7 April 2023
Much of my knowledge of California is informed by the pop culture of the late 60s and 70s – a magical place of endless sunshine, creative freedom and flower-power peace. Shana Cleveland’s most recent solo LP ‘Manzanita’ – aptly named after the native Californian tree that resides in her garden – confirms that the rumours might be true.
Written during the pregnancy and birth of her first son, the whole album flows like a meandering road trip in a car full of people that she loves, observing the joy, fear and, in her own words, “supernatural love” for motherhood and the West Coast countryside.
In Mystic Mine, she sings a lulling refrain about the peace she has found since leaving LA, ‘Mystic Mine Lane, Cars rotting away / I feel so relieved to be / Back in the country‘, to the warm and familiar sound of bowed upright bass and fingerpicked acoustic guitar. She indulges this sentiment with an almost cinematic certainty reminiscent of a Spaghetti Western in the sinister melody of Mayonnaise, an ode to American Novelist Richard Brautigan, complete with plinky plonky piano and lap steel guitar: I’ll never leave this state again.
Throughout the album, there is a distinct reverence for the ordinary magic of both giving birth and living amongst nature. Cleveland (who also produced the record) delights in distributing electronic synths and distorted samples among unprocessed instrument recordings, occasional fret buzz and the all-too-familiar sound of piano pedals that could do with some TLC. It’s like flying to outer space from your living room – perhaps an accurate description of fledgling motherhood. In a similar style to that of her contemporaries Meg Baird and Fenne Lily, her soft vocals and gentle delivery allow the rolling emotion of the music to speak ahead of the lyrics.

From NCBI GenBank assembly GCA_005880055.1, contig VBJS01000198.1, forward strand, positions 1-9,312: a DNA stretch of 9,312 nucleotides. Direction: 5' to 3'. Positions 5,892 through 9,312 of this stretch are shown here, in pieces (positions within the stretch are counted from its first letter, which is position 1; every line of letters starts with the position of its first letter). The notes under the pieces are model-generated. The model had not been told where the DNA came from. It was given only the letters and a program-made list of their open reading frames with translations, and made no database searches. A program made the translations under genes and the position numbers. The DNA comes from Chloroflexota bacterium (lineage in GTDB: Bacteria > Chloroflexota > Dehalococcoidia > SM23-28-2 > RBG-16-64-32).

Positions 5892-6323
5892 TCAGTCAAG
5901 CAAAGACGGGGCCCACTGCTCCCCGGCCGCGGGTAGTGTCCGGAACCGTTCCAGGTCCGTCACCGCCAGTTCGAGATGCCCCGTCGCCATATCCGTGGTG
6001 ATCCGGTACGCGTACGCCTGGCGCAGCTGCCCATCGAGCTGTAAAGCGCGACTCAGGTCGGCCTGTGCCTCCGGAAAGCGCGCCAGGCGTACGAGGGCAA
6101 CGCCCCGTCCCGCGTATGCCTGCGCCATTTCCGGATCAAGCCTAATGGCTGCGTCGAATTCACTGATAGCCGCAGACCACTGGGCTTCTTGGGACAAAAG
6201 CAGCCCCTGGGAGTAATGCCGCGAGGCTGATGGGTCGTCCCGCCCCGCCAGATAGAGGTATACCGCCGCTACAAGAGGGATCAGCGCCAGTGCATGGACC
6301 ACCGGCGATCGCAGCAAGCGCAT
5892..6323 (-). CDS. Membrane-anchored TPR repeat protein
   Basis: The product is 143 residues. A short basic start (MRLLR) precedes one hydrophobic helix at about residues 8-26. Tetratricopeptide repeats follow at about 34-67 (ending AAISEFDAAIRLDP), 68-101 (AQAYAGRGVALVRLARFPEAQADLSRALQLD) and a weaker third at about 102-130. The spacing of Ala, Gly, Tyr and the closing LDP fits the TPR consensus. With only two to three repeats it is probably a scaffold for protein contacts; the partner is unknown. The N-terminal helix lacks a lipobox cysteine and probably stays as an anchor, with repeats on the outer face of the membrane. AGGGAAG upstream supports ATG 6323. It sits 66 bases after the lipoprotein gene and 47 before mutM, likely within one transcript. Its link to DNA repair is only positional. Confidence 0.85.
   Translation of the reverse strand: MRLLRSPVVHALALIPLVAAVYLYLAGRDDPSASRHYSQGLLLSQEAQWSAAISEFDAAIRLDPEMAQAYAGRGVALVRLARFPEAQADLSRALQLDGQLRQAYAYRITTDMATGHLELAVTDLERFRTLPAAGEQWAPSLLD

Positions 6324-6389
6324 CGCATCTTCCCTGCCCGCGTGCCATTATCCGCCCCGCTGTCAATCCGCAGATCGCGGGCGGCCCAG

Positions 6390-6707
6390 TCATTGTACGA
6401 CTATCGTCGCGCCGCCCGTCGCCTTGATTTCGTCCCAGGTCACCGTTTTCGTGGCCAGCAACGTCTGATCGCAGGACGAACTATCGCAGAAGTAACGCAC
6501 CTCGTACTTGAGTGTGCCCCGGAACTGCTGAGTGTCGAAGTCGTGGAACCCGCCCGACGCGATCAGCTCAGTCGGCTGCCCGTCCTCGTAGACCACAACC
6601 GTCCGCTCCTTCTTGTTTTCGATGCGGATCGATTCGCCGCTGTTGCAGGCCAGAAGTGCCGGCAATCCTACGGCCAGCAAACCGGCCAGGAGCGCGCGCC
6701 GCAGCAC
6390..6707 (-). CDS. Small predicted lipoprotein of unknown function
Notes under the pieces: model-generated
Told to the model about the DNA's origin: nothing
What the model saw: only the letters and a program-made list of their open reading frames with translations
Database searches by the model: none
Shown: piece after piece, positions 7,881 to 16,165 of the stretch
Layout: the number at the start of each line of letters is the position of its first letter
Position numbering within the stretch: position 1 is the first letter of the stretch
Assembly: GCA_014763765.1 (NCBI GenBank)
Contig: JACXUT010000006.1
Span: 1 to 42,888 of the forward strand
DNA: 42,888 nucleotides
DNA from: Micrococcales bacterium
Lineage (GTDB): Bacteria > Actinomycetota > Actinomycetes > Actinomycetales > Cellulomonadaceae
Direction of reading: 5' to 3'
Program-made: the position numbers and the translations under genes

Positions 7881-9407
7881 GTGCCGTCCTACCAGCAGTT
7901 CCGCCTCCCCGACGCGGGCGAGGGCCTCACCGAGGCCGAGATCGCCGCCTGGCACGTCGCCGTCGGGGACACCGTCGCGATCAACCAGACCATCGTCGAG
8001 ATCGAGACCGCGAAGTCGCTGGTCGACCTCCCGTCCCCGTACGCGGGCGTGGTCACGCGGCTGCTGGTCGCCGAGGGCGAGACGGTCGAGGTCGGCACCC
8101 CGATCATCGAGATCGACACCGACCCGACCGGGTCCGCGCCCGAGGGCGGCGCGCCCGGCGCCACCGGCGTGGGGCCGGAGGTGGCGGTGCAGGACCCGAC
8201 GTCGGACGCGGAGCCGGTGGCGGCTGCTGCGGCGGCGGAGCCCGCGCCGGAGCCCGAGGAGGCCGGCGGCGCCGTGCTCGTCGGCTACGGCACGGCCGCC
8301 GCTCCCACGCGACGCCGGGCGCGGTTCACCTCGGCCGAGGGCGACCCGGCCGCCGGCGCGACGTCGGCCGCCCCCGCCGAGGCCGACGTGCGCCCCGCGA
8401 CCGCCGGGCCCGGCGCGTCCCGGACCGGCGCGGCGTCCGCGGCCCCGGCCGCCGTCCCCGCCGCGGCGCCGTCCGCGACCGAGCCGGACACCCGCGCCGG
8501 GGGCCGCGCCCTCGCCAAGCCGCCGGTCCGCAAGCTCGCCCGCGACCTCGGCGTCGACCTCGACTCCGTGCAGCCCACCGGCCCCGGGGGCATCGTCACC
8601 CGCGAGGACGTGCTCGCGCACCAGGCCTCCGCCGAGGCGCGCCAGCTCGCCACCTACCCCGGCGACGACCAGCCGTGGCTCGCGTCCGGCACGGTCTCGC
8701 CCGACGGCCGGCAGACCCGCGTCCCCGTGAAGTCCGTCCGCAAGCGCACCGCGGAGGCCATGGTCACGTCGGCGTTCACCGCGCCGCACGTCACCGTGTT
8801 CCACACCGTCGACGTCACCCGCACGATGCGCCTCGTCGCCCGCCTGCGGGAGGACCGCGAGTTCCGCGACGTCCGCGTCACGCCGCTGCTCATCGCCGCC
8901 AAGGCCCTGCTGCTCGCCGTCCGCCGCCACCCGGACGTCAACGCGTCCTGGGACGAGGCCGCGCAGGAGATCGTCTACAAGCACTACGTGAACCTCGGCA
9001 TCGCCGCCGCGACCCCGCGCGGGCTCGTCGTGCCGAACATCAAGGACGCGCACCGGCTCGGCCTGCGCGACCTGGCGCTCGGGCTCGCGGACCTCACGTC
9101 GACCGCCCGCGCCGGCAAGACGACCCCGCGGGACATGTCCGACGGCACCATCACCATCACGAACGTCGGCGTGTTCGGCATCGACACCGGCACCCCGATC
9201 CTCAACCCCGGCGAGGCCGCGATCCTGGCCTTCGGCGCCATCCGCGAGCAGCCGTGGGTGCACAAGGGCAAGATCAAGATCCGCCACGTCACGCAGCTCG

In the same distinct manner as her surf noir band La Luz, Shana brings a distinct darkness and mystery to an otherwise soothing collection of songs. The opening track, A Ghost, begins innocent albeit melancholy but quickly descends into an ethereal drone and ritualistic on-beat drums, before transforming to the rising siren in Bloom (which ironically feels like ‘Doom’ to me, although I could be mistaken). Ten Hour Drive Through West Coast Disaster sees her momentarily stray from the beautifully folkloric song titles (the track list reads like a poem), to shine light on the Californian tragedy of ever-encroaching wildfires. Read over a whirring Wurlitzer chord sequence, the short but haunting poem is one of the highest streamed tracks on the album, an acknowledgement that love and fear, for our children and our world, come hand in hand. Cattle farms out of horror films / Will you find a way to love this world?
It is a rare thing to be able to listen to an album as many times as I have and be led down a different road each time. Upon first listening, ‘Manzanita’ is a beautiful and sonically satisfyingly album with well-written singles, but the real depth is found in its completeness, in its consuming, hypnotising curiosity and unapologetic declaration of love on a trip along the Pacific Coast Highway.
You were just a little life / Exploding on all sides / Do you love me like I do you?